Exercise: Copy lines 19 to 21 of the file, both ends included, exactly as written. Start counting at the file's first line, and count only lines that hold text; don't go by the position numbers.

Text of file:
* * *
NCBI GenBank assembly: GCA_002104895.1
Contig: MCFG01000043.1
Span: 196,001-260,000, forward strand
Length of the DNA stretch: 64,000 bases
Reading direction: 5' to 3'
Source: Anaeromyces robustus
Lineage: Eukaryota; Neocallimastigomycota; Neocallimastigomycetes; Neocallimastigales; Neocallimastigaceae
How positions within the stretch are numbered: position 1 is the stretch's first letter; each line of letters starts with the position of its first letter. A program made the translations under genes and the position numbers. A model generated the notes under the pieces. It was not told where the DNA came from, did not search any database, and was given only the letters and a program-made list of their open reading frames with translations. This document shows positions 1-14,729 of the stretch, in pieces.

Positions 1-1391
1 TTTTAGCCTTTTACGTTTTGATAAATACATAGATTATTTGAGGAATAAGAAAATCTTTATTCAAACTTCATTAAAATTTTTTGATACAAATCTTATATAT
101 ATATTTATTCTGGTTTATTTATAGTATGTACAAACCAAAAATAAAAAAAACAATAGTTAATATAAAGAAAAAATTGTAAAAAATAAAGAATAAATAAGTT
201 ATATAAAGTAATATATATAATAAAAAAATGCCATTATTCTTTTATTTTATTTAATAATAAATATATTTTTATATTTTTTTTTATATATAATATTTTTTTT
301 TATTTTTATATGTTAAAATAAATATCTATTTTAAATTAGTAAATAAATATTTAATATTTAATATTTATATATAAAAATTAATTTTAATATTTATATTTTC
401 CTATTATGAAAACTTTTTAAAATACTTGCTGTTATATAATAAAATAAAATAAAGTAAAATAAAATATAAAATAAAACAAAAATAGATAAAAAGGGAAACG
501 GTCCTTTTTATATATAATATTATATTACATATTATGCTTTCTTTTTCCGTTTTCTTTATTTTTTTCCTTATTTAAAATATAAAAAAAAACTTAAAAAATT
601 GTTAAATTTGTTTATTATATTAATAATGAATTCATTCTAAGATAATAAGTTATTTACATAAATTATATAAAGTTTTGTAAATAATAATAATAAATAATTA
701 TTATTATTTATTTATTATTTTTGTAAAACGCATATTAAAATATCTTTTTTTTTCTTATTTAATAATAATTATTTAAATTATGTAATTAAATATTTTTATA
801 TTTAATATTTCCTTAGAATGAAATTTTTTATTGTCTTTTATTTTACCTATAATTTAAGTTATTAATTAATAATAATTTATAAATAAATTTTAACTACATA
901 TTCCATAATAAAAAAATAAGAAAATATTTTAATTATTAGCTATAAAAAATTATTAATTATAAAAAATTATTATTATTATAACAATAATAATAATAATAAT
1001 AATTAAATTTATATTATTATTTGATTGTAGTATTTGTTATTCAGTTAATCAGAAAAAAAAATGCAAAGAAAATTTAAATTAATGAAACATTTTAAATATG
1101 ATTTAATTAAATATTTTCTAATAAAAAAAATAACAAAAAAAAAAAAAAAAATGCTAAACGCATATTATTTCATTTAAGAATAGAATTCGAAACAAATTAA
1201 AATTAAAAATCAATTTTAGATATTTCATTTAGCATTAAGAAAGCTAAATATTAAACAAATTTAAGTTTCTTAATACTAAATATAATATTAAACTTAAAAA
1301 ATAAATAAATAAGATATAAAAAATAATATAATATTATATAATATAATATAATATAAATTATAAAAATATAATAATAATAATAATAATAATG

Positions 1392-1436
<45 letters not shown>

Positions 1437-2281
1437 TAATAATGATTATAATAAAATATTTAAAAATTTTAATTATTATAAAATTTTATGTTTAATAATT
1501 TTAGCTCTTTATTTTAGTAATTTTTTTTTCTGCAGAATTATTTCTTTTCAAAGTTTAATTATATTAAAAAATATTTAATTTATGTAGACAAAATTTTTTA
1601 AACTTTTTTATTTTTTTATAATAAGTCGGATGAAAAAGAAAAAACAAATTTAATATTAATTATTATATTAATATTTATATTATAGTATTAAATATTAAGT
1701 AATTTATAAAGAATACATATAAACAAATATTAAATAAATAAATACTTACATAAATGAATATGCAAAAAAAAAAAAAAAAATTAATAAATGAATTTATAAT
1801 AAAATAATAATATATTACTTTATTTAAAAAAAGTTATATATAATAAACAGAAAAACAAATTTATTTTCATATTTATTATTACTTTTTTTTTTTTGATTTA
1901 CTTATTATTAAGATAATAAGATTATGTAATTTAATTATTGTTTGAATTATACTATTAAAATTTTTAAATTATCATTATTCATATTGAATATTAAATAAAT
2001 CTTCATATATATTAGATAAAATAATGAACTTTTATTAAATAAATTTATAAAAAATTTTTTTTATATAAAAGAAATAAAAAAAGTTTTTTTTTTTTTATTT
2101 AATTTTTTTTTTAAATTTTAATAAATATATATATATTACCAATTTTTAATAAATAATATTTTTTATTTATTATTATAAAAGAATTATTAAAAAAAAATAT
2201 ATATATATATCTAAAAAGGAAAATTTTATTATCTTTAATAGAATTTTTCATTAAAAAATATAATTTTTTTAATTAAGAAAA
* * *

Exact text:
901 TTCCATAATAAAAAAATAAGAAAATATTTTAATTATTAGCTATAAAAAATTATTAATTATAAAAAATTATTATTATTATAACAATAATAATAATAATAAT
1001 AATTAAATTTATATTATTATTTGATTGTAGTATTTGTTATTCAGTTAATCAGAAAAAAAAATGCAAAGAAAATTTAAATTAATGAAACATTTTAAATATG
1101 ATTTAATTAAATATTTTCTAATAAAAAAAATAACAAAAAAAAAAAAAAAAATGCTAAACGCATATTATTTCATTTAAGAATAGAATTCGAAACAAATTAA